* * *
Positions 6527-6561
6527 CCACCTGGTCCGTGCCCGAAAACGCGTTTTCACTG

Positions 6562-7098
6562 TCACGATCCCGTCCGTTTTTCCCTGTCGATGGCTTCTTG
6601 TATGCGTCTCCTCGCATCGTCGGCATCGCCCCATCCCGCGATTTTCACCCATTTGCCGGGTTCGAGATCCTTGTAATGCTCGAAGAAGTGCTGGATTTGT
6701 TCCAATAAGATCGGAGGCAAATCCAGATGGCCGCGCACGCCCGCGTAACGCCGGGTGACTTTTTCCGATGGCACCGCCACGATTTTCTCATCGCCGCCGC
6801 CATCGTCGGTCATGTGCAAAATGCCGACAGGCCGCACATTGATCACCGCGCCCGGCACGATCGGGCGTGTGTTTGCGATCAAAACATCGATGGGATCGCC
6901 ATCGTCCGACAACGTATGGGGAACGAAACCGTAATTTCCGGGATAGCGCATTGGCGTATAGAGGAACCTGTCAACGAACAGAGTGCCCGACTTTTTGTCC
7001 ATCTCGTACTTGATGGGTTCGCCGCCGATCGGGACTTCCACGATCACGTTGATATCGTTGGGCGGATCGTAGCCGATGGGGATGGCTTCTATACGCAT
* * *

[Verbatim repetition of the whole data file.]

Positions 6527-6561
6527 CCACCTGGTCCGTGCCCGAAAACGCGTTTTCACTG

Positions 6562-7098
6562 TCACGATCCCGTCCGTTTTTCCCTGTCGATGGCTTCTTG
6601 TATGCGTCTCCTCGCATCGTCGGCATCGCCCCATCCCGCGATTTTCACCCATTTGCCGGGTTCGAGATCCTTGTAATGCTCGAAGAAGTGCTGGATTTGT
6701 TCCAATAAGATCGGAGGCAAATCCAGATGGCCGCGCACGCCCGCGTAACGCCGGGTGACTTTTTCCGATGGCACCGCCACGATTTTCTCATCGCCGCCGC
6801 CATCGTCGGTCATGTGCAAAATGCCGACAGGCCGCACATTGATCACCGCGCCCGGCACGATCGGGCGTGTGTTTGCGATCAAAACATCGATGGGATCGCC
6901 ATCGTCCGACAACGTATGGGGAACGAAACCGTAATTTCCGGGATAGCGCATTGGCGTATAGAGGAACCTGTCAACGAACAGAGTGCCCGACTTTTTGTCC
7001 ATCTCGTACTTGATGGGTTCGCCGCCGATCGGGACTTCCACGATCACGTTGATATCGTTGGGCGGATCGTAGCCGATGGGGATGGCTTCTATACGCAT